This bold assertion is seen from the fact that since the inception of the EFCC, coupled with almost all the cases of prosecution pursued, the public has often been treated with a culture of arraigning suspects in court first and later seeking adjournments to enable it conclude investigations. With an array of amendments of pleadings filed in several courts, the EFCC stops at nothing to further ensure name calling, request for the transfer of case files, court-shopping and all forms of merry-go-round.

The EFCC for all it is worth needs internal mopping and since a new chairman has been appointed, it should start soonest. The reported case of an apology tendered to the former governor of Ogun state, Otunba Gbenga Daniel, for filing frivolous charges against him does not augur well for an anti-corruption agency whose ideal is ensuring uprightness and correctness at all times.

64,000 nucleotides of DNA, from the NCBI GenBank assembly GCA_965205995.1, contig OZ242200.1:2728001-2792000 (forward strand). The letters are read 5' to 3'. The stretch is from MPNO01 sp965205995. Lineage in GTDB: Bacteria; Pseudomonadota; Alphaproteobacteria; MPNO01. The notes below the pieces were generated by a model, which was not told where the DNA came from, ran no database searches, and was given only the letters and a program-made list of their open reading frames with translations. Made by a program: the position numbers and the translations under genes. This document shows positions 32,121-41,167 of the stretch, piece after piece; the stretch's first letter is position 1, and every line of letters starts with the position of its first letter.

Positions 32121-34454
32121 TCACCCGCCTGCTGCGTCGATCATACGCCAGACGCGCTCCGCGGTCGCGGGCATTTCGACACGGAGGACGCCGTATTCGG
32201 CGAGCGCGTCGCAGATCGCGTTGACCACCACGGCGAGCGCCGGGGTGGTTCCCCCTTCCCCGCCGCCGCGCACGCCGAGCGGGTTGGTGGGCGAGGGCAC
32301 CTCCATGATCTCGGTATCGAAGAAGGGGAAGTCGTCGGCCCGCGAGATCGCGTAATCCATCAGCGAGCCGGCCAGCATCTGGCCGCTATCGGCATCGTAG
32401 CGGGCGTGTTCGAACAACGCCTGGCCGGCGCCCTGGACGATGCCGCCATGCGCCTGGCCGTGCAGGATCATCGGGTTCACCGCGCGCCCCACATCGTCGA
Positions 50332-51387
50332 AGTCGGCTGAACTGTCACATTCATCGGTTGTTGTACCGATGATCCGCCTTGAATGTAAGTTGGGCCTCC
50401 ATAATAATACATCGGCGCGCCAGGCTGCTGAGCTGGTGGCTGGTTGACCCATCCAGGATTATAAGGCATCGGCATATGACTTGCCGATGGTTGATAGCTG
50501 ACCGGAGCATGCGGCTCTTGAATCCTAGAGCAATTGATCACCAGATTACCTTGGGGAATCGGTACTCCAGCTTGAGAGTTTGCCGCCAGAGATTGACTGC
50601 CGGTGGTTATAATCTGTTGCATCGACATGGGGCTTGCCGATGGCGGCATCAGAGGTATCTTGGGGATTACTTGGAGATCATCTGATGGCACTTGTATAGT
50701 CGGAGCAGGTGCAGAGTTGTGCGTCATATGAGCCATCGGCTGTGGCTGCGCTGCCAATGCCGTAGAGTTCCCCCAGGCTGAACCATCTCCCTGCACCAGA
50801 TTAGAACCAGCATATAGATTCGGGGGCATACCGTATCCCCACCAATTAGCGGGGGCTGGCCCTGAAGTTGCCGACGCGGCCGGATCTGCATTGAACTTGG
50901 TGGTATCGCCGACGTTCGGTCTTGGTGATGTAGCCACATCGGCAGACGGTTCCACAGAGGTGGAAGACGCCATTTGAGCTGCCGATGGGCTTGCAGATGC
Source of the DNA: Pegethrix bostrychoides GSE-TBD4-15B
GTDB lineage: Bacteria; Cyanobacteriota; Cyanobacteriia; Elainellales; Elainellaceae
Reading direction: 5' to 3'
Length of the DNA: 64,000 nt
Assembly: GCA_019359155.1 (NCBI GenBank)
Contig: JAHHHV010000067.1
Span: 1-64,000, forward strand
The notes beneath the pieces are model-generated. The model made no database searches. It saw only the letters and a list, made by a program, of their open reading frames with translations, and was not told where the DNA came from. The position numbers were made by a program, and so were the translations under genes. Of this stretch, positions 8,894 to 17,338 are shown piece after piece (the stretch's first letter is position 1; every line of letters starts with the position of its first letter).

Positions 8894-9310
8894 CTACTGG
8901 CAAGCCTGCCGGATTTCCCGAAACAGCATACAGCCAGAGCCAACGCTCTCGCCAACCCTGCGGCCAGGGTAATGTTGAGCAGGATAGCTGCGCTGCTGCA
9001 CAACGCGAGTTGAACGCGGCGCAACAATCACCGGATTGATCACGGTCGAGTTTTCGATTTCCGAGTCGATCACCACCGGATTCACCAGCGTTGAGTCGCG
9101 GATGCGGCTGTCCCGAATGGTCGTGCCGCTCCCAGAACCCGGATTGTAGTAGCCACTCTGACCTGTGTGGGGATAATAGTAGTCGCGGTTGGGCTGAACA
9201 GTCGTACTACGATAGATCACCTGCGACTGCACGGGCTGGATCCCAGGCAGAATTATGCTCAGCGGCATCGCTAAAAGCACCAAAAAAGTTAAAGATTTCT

If the EFCC wants its image to be respected and the confidence reposed on it by Nigerians way back restored, it must begin a process of doing its job without fear or favour. It must do its job without giving a damn about whose ox is gored. All case files untreated since Mallam Ribadu left must be brought back to life, while all outstanding corruption cases must be treated with strict seriousness and with a zeal to fight corruption to a standstill. A continual comedy house, show of laughter and crass failure is not what Nigerians are prepared to see under the Ibrahim Lamorde administration. Charge, prosecute and punish are the three slogans the EFCC must pursue if it needs a new and warm embrace from a large chunk of the people. If the case of a former governor of Delta state had been concluded in the UK court, using everything at their disposal to find him guilty of embezzling more than 35 billion dollars, it’s not hard to achieve such feat back home from the EFCC.

Raheem Oluwafunminiyi is a social commentator and political analyst who wrote from Ibadan. He could be reached via [email protected]